Indiewire's Scores

  • Movies
  • TV
For 1,430 reviews, this publication has graded:
  • 66% higher than the average critic
  • 3% same as the average critic
  • 31% lower than the average critic
On average, this publication grades 9.2 points higher than other critics. (0-100 point scale)
Average Movie review score: 72
Highest review score: 100 The Last Detail
Lowest review score: 0 Warcraft
Score distribution:
1430 movie reviews
  1. There will be many people who see themselves in the furtive glances and mud-covered kisses from which God’s Own Country weaves its harsh but hopeful narrative, and they will do so while witnessing a finely crafted piece of cinema.
  2. Duplass' feisty energy is matched by DeWitt's constant smarminess, while Blunt's shy, fragile behavior balances off the forceful personalities surrounding her.
  3. With the shift from conventional rock doc into something more sophisticated, As the Palaces Burn remains enthralling all the way through.
    • 64 Metascore
    • 91 Critic Score
    Even after a superbly made two-hour-long documentary, Kuti keeps many of his secrets to himself.
    • 67 Metascore
    • 91 Critic Score
    There's a dramatic cognitive dissonance at play, and Dolan takes for granted that the audience will be willing to suspend disbelief. That's where he missteps. In choosing not to build out Tom's psychological framework, Dolan risks alienating more than a few viewers.
  4. Throughout the film, Noxon refuses to offer up easy answers and feel-good conclusions to Ellen’s journey, even when it ratchets up into a literally overheated final discovery.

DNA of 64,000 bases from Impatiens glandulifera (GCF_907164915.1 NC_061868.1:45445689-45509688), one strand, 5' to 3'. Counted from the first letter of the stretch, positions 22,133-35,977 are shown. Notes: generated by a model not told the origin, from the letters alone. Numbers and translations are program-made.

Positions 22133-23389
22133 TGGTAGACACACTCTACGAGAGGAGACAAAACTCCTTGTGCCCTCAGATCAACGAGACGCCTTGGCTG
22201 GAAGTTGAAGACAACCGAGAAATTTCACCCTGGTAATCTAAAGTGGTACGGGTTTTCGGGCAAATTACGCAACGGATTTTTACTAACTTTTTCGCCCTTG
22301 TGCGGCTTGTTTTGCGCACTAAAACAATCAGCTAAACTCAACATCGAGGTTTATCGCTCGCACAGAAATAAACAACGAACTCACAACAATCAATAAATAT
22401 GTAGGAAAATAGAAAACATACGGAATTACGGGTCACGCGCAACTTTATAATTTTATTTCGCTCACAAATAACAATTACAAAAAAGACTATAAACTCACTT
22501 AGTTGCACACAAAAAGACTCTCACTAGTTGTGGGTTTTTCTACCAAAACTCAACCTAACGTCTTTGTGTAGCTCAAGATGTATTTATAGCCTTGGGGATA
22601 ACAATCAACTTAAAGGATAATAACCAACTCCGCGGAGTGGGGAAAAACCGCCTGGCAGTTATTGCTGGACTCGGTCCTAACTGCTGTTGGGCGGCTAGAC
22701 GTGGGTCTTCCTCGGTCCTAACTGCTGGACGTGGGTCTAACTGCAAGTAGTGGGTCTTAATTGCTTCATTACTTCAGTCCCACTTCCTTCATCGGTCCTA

5. The contrast between the movie’s traditional execution and Stritch’s domineering powers create the lingering sense that she may be the project’s true auteur.
  6. This is a soul-stirring and fiercely uncynical film that suggests the entire world is a living museum for the people we’ve lost, and that we should all hope to leave some of ourselves behind in its infinite cabinet of wonders.
  7. Gravity lets you visit space without sugarcoating its dangers. It's a brilliant portrait of technology gone wrong that uses it just right.
  8. Wonder Woman is as much about a superhero rising as it is about a world deserving of her, and Diana’s hard-won insistence on battling for humanity (no matter how frequently they disappoint) adds the kind of gravitas and emotion that establishes it as the very best film the DCEU has made yet. There’s only one word for it: wonderful.
  9. Whereas "45365" took the form of a scattered collage, with disconnected events and a vast ensemble of characters stitched together to represent a year of activity, Tchoupitalas brings greater clarity to a similarly diffuse canvas by situating it around a trio of innocent observers.
  10. It portrays the struggle from the inside, from about as far from the filter of mainstream media as one can get, capturing tense shootouts and the extremes of revolutionary spirit in unnerving detail.
    • 85 Metascore
    • 91 Critic Score